Linux Kernel Long-Term Support Cut
Written by Harry Fairhead   
Monday, 02 October 2023

News from the recent Open Source Summit Europe is that long term support for the Linux kernel is being reduced from 6 years to 2 years. How disruptive is this likely to be?

With Windows 11 demanding a serious investment in new hardware more and more computer users, developers included are turning to Linux as an alternative operating system.

Mostly they will be immune to this change as they will choose a Linux distribution such as Debian, Red Hat etc with the kernel, generally the most recent LTS version, included as standard. Among those who don't rely on a Linux distro, but instead use "raw" Linux, most will be keen to use the latest version of the kernel.  

The Linux kernel is updated on a regular basis, with new releases, including bug fixes, security patches, and new features.arriving approximately every 9-10 weeks. The Mainline tree is maintained by Linus Torvalds. According to The Linux Kernel Archives it's where all new features are introduced and where all the exciting new development happens.

There are another three flavors of active kernal releases:

  • Prepatch or "RC" kernels are mainline kernel pre-releases  mostly aimed at other kernel developers and Linux enthusiasts. They must be compiled from source and usually contain new features that must be tested before they can be put into a stable release. Prepatch kernels are maintained and released by Linus Torvalds.

  • Stable After each mainline kernel is released, it is considered "stable." Any bug fixes for a stable kernel are backported from the mainline tree and applied by a designated stable kernel maintainer. There are usually only a few bugfix kernel releases, released on as-needed basis, usually once a week, until next mainline kernel becomes available.

  • Longterm Several "longterm maintenance" kernel releases are provided for the purposes of backporting bugfixes for older kernel trees. Only important bugfixes are applied to such kernels and they don't usually see very frequent releases, especially for older trees.

Currently there are six versions as shown in this table:

Longterm release kernels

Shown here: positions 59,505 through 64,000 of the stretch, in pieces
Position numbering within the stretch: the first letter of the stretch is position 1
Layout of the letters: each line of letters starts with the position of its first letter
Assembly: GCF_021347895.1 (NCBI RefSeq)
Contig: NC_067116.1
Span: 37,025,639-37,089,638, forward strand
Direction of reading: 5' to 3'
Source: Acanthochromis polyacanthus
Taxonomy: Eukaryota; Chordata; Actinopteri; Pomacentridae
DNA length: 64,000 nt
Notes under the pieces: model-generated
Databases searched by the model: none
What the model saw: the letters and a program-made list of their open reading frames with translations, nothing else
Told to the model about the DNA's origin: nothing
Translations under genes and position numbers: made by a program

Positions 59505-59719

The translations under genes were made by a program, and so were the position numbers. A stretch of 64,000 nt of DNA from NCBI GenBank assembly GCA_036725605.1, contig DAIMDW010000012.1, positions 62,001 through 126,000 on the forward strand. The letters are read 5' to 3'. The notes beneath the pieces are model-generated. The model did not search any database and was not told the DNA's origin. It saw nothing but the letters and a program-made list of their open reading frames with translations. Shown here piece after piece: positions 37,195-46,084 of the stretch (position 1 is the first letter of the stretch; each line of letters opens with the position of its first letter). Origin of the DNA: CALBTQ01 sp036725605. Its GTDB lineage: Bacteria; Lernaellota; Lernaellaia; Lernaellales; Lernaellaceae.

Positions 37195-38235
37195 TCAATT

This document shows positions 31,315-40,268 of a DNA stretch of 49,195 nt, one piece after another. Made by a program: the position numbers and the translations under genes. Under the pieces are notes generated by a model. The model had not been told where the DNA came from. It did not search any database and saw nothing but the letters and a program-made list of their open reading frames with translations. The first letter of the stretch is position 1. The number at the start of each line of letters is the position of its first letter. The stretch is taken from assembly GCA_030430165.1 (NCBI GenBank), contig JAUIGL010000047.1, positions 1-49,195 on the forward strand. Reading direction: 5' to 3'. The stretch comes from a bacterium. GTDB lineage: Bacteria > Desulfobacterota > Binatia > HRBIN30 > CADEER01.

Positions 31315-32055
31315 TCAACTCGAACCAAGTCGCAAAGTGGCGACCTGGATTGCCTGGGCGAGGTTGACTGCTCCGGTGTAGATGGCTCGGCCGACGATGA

VersionReleasedProjected EOL
6.1 2022-12-11 Dec, 2026
5.15 2021-10-31 Oct, 2026
5.10 2020-12-13 Dec, 2026
5.4 2019-11-24 Dec, 2025
4.19 2018-10-22 Dec, 2024
4.14 2017-11-12 Jan, 2024


The FAQ's on the Archives includes:

Why are some longterm versions supported longer than others?
The "projected EOL" dates are not set in stone. Each new longterm kernel usually starts with only a 2-year projected EOL that can be extended further if there is enough interest from the industry at large to help support it for a longer period of time.

Now it seems that future long term versions won't have the original EOL deadline extended. However, this could lead to some short term anomalies as Version 5.15 and 6.1 have 3 years left to run and it is unlikely that any change would be imposed retrospectively and so Version 5.15 might still be being maintained beyond the next LTS release.

According to the FAQs:

Longterm kernels are picked based on various factors major new features, popular commercial distribution needs, device manufacturer demand, maintainer workload and availability, etc. You can roughly estimate when the new longterm version will become available based on how much time has elapsed since the last longterm version was chosen.

The existing pattern for long-term releases would lead us to expect a new one in December 2023. We are already at Version 6.5 as the Stable release and there's a rumor that Version 7.1 could be the next LTS - although this conflicts with the information that:

"The major version number is incremented when the number after the dot starts looking "too big." There is literally no other reason."

Beyond 2026 the effect of the decision to reduce support from 6 years to 2 is that there should be no more than three LTS releases to maintain. The main reason suggested for this change is to reduce the burden on the maintainers. Given that the Archives lists Greg Kroah-Hartman and Sasha Levin as the only maintainers of all six of the LTS versions, it seems high time for the change to be introduced.

More Information

The Linux Kernel Archives

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